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Seòmar agus comataidhean

Meeting of the Parliament

Meeting date: Wednesday, December 6, 2023


Charitable Hospice Care

The Deputy Presiding Officer (Annabelle Ewing)

The final item of business is a members’ business debate on motion S6M-11352, in the name of Sue Webber, on charitable hospice care to meet future need. The debate will be concluded without any question being put.

Motion debated,

That the Parliament thanks charitable hospices, across both adult and children’s services, for providing vital palliative and end of life care and bereavement support to an estimated 21,000 people in Scotland in 2022-23; commends the care that they deliver, which reaches out into communities and people’s homes, through services such as hospice care at home, supporting not only patients but also their families and loved ones; understands that demand for palliative care is predicted to increase by 20 per cent by 2040, and that the care that people need will be more complex; further understands that around 8,200 people die in poverty every year in Scotland; considers that people impacted by poverty face barriers in accessing hospice care; believes that everyone should have access to hospice care if they require it; considers that hospice care reduces pressure on NHS services by supporting people to stay at home and avoid unnecessary hospital admissions; notes reports that unscheduled care costs the NHS £190 million per year for those in the last year of life; understands that the use of unscheduled care services by those in the last year of life in the most deprived areas of Scotland is almost double that of those in the least deprived areas; welcomes that charitable hospices work in partnership with colleagues in the NHS and across the health and care sector; understands with concern, however, that the impact of matching the recent NHS pay awards, alongside rising running costs, is expected to leave the hospice care sector £16 million in deficit in 2023-24, meaning that hospices may need to make tough decisions about the services that they can provide to patients and families in the future, and notes the belief, therefore, that a new national funding framework for hospice care is vital to ensure the ongoing sustainability of the sector and to allow charitable hospices to continue to support the NHS and provide high-quality palliative care to people in the Lothian region and across Scotland.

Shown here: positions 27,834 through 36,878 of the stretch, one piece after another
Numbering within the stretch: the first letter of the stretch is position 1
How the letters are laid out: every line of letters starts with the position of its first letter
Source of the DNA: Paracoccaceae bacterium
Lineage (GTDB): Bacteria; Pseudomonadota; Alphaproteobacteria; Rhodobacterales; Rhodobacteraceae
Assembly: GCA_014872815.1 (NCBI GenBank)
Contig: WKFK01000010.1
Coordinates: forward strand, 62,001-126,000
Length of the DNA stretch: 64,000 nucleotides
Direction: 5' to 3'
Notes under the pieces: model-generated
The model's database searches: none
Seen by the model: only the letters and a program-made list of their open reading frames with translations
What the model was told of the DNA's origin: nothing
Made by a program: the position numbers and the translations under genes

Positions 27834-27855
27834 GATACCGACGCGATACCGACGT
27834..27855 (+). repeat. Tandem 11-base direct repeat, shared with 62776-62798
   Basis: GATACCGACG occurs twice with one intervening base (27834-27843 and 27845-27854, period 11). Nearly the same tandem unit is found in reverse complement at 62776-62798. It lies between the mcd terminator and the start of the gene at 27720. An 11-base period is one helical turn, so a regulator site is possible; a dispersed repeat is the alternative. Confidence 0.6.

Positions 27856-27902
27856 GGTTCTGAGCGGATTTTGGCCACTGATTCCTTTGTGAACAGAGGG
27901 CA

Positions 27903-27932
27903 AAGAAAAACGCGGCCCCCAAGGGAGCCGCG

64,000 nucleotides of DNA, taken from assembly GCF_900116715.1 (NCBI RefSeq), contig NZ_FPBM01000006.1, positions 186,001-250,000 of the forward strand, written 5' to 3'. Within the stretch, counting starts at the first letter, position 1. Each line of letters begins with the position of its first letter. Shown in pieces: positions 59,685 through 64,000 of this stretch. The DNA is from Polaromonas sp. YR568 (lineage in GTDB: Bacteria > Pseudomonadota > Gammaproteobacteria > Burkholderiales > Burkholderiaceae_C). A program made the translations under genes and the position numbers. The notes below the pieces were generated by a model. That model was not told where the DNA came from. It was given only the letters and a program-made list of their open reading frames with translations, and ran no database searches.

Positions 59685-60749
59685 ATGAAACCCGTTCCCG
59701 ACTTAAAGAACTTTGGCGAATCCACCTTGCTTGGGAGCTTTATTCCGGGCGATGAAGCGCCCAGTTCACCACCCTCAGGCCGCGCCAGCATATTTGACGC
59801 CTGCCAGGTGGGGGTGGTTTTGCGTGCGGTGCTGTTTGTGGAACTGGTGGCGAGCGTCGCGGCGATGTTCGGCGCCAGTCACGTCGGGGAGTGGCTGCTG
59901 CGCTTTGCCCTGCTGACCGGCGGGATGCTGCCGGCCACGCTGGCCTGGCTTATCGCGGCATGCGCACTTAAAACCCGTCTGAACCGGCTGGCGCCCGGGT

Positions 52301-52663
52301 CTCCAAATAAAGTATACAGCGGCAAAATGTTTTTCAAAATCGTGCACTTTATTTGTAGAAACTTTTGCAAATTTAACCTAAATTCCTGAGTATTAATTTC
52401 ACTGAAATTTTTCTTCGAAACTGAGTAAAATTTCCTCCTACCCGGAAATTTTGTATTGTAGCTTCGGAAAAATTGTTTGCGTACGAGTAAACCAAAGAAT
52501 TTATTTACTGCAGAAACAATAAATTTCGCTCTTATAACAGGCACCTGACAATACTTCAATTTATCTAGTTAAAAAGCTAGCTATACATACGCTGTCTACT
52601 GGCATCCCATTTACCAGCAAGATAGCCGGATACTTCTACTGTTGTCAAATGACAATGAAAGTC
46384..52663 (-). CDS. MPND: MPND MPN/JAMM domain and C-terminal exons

Sue Webber (Lothian) (Con)

It is a privilege to be able to bring this debate to the Parliament. Not that long ago, back in November, I hosted, on behalf of my colleague Miles Briggs, a round-table event on the dying in the margins study from Marie Curie and the University of Glasgow. It was heartening to see such strong cross-party support at that meeting, and I am delighted to see such strong representation from members on all sides of the chamber today, too.

Ahead of the debate, I have been working with Hospice UK, Marie Curie and St Columba’s Hospice Care to understand more about the key issues that hospices face, particularly the problems surrounding funding. I thank them all for their support in preparing for the debate.